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LA Closes Dispensaries

L.A. Uses Law to Close Dispensaries

Los Angeles is busy cracking down on medical marijuana dispensaries under a law approved by voters in May.

Shortly after the ordinance passed, the city informed hundreds of pot dispensaries across the city that they would have to close their doors. Otherwise they would face asset seizure and prosecution.

Now the City Attorney’s Office has published a list that specifies the 134 dispensaries that can stay in business. That leaves as many as 1,000 dispensaries citywide with no choice but to close.

Ordinance D was approved by voters in May. It limits the number of retail medical marijuana dispensaries within city limits to 135. It was adopted after voters tired of years of chaos within the dispensary industry and sought a new regulatory scheme.

But it remains to be seen whether this one will work. Past attempts to shutter dispensaries, ban them entirely or limit the size of the industry have failed. Ordinance D grew out of a botched effort by the City Council to prohibit dispensaries entirely.

The city may have more tools at its disposal this time, though: the recently expressed will of the voters and a decision by the state Supreme Court this spring that gives cities more power to ban and regulate dispensaries.

On top of that, the new law has convinced many landlords to evict dispensaries subject to the ban. So defying the order may be much harder than it would have been in the past.

Ordinance D passed with more than 60 percent of the vote in May. It was one of three choices voters were given in deciding how to regulate medical marijuana dispensaries in L.A. The second-place option would not have put any limit on the number of dispensaries allowed in the city.

The list of dispensaries allowed to stay open is based on the pot shops that were open before a 2007 moratorium on new dispensaries was put in place. With their competition vanishing, these businesses are likely to boom in coming months.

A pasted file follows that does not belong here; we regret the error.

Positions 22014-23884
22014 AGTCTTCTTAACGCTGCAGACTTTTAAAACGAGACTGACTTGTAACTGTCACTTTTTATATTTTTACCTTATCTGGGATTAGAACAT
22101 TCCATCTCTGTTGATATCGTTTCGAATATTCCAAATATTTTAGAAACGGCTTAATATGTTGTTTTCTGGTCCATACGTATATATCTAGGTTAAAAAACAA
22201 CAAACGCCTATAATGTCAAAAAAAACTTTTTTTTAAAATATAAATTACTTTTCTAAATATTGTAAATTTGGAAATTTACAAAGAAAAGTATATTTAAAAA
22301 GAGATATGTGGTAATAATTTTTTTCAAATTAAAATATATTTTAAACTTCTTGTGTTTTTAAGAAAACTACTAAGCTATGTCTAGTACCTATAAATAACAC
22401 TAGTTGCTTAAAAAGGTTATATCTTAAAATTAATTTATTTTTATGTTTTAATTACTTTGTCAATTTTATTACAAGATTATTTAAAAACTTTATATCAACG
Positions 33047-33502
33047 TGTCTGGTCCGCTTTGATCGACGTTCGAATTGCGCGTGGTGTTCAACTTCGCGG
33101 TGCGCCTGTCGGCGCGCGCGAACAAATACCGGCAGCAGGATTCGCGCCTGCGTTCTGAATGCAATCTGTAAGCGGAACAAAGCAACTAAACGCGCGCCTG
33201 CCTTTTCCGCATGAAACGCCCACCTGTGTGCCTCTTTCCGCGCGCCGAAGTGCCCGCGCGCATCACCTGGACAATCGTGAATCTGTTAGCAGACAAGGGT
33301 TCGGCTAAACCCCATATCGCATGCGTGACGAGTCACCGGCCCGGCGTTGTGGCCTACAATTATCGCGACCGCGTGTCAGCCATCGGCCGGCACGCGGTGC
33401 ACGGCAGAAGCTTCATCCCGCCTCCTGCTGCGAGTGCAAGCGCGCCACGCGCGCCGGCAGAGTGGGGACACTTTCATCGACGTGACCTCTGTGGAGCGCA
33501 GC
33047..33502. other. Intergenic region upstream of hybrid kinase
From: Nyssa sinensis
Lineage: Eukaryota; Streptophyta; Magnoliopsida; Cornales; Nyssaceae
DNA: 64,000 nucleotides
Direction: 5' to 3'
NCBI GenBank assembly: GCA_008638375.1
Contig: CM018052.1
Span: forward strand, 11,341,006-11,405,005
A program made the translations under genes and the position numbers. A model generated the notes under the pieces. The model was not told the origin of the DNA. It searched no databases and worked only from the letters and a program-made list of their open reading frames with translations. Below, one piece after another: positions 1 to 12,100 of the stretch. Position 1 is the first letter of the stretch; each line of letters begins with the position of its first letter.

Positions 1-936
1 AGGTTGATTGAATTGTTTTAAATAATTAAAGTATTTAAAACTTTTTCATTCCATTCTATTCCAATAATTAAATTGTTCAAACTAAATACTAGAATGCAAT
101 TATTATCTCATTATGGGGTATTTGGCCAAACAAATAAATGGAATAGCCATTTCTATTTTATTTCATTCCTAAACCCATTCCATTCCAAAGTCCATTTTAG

Many of the targeted dispensaries are already out of business or on their way, but others plan to keep their doors open. Some hope the city won’t be able to fully enforce the new ban. Others plan to challenge the law in court or simply defy it in the open.


Operators of banned dispensaries are subject to prosecution and fines, and L.A. could ask the feds for help in quashing these shops, since the Obama administration has aggressively targeted California dispensaries it believes to be in violation of state law.

Some of the closed dispensaries hope to relocate elsewhere. Others will simply give up, while still others will go mobile and adopt a new approach: marijuana delivery. Portable medical weed has been offered in L.A. for years, but it could become a more significant part of the market as closing dispensaries look for a new business model.

Ordinance D imposes additional restrictions on dispensaries. Taxes were increased from $50 to $60 for every $1,000 in sales, operating hours were cut to 10 a.m. to 8 p.m., background checks are required, and no dispensary must be located within 1,000 feet of a school or park.

About Matt Brooks

Based in San Francisco, Matt is a journalist who has specialized in marijuana policy for more than five years. He provides regular news coverage on and

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